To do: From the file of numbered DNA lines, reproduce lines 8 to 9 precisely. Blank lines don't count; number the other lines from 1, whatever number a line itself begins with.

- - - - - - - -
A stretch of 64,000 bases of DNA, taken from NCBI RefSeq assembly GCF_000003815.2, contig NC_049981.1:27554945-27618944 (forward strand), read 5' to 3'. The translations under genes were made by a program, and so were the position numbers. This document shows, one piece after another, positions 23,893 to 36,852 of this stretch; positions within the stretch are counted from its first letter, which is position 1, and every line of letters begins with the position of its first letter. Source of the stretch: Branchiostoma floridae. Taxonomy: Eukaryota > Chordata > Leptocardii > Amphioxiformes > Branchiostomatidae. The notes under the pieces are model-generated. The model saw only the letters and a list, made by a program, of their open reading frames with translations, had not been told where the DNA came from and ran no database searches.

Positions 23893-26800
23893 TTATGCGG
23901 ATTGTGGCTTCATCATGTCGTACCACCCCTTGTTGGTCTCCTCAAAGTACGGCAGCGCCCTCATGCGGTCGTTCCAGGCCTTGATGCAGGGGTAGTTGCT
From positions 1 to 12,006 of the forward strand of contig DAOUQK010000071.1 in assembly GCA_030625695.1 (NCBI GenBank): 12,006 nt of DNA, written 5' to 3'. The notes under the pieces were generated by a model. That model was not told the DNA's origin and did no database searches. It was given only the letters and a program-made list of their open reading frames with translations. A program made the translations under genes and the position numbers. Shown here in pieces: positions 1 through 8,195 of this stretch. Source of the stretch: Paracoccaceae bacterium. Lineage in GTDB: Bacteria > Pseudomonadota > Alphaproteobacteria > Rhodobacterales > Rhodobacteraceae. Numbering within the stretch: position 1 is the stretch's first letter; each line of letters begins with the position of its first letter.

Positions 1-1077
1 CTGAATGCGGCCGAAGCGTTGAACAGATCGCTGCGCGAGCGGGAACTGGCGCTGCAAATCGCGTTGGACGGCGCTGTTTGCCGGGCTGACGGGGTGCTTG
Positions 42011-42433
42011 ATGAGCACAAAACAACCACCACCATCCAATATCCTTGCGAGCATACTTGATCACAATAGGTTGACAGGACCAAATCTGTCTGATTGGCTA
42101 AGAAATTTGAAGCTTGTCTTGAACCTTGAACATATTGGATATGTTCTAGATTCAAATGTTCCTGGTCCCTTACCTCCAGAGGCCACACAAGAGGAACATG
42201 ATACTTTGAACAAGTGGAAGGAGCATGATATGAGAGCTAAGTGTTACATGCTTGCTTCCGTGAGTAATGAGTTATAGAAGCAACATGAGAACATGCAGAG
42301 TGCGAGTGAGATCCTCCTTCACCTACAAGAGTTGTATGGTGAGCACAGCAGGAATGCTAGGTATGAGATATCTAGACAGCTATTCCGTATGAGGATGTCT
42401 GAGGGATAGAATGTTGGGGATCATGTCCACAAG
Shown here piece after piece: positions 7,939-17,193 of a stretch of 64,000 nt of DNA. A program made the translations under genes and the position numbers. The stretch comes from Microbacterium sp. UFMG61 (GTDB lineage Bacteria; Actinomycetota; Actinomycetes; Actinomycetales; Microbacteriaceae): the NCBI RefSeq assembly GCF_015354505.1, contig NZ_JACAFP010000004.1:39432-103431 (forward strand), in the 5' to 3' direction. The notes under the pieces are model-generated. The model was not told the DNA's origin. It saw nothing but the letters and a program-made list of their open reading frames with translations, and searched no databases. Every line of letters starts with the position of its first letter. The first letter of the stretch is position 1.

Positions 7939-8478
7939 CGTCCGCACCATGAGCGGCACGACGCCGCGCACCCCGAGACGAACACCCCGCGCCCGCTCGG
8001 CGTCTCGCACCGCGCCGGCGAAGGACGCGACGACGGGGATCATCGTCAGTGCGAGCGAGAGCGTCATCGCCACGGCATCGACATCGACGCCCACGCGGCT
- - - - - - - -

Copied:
Positions 42011-42433
42011 ATGAGCACAAAACAACCACCACCATCCAATATCCTTGCGAGCATACTTGATCACAATAGGTTGACAGGACCAAATCTGTCTGATTGGCTA